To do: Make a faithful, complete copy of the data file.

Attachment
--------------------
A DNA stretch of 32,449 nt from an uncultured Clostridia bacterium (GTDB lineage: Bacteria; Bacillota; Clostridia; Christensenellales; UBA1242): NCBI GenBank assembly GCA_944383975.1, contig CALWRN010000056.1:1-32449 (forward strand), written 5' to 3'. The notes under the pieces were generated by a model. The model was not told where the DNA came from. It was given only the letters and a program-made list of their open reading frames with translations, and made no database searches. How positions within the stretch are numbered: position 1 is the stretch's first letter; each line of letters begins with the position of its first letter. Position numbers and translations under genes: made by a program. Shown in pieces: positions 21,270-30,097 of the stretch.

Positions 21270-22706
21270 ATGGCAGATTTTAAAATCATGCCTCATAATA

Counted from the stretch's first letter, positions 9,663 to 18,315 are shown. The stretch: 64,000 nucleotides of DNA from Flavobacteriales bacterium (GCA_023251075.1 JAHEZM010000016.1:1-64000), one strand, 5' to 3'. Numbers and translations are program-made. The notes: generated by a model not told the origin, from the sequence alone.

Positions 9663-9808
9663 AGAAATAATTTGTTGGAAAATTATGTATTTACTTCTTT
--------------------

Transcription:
A DNA stretch of 32,449 nt from an uncultured Clostridia bacterium (GTDB lineage: Bacteria; Bacillota; Clostridia; Christensenellales; UBA1242): NCBI GenBank assembly GCA_944383975.1, contig CALWRN010000056.1:1-32449 (forward strand), written 5' to 3'. The notes under the pieces were generated by a model. The model was not told where the DNA came from. It was given only the letters and a program-made list of their open reading frames with translations, and made no database searches. How positions within the stretch are numbered: position 1 is the stretch's first letter; each line of letters begins with the position of its first letter. Position numbers and translations under genes: made by a program. Shown in pieces: positions 21,270-30,097 of the stretch.

Positions 21270-22706
21270 ATGGCAGATTTTAAAATCATGCCTCATAATA

Counted from the stretch's first letter, positions 9,663 to 18,315 are shown. The stretch: 64,000 nucleotides of DNA from Flavobacteriales bacterium (GCA_023251075.1 JAHEZM010000016.1:1-64000), one strand, 5' to 3'. Numbers and translations are program-made. The notes: generated by a model not told the origin, from the sequence alone.

Positions 9663-9808
9663 AGAAATAATTTGTTGGAAAATTATGTATTTACTTCTTT